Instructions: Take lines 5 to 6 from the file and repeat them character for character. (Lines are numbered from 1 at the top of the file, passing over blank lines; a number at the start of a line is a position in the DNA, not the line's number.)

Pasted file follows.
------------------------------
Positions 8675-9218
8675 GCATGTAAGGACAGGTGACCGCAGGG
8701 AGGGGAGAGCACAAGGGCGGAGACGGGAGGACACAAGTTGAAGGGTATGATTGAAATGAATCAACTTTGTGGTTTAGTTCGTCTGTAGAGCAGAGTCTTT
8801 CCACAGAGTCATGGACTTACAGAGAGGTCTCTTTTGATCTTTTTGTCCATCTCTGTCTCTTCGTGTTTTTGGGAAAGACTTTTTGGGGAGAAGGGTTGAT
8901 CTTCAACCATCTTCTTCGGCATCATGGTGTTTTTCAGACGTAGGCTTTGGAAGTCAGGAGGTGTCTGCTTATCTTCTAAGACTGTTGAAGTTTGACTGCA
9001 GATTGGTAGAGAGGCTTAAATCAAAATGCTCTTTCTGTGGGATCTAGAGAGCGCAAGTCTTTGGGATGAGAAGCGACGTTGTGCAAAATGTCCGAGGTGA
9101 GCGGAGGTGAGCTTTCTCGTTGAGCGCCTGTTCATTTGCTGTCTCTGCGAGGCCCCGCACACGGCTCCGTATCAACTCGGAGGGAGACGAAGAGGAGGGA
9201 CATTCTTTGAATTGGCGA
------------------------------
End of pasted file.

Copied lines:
8901 CTTCAACCATCTTCTTCGGCATCATGGTGTTTTTCAGACGTAGGCTTTGGAAGTCAGGAGGTGTCTGCTTATCTTCTAAGACTGTTGAAGTTTGACTGCA
9001 GATTGGTAGAGAGGCTTAAATCAAAATGCTCTTTCTGTGGGATCTAGAGAGCGCAAGTCTTTGGGATGAGAAGCGACGTTGTGCAAAATGTCCGAGGTGA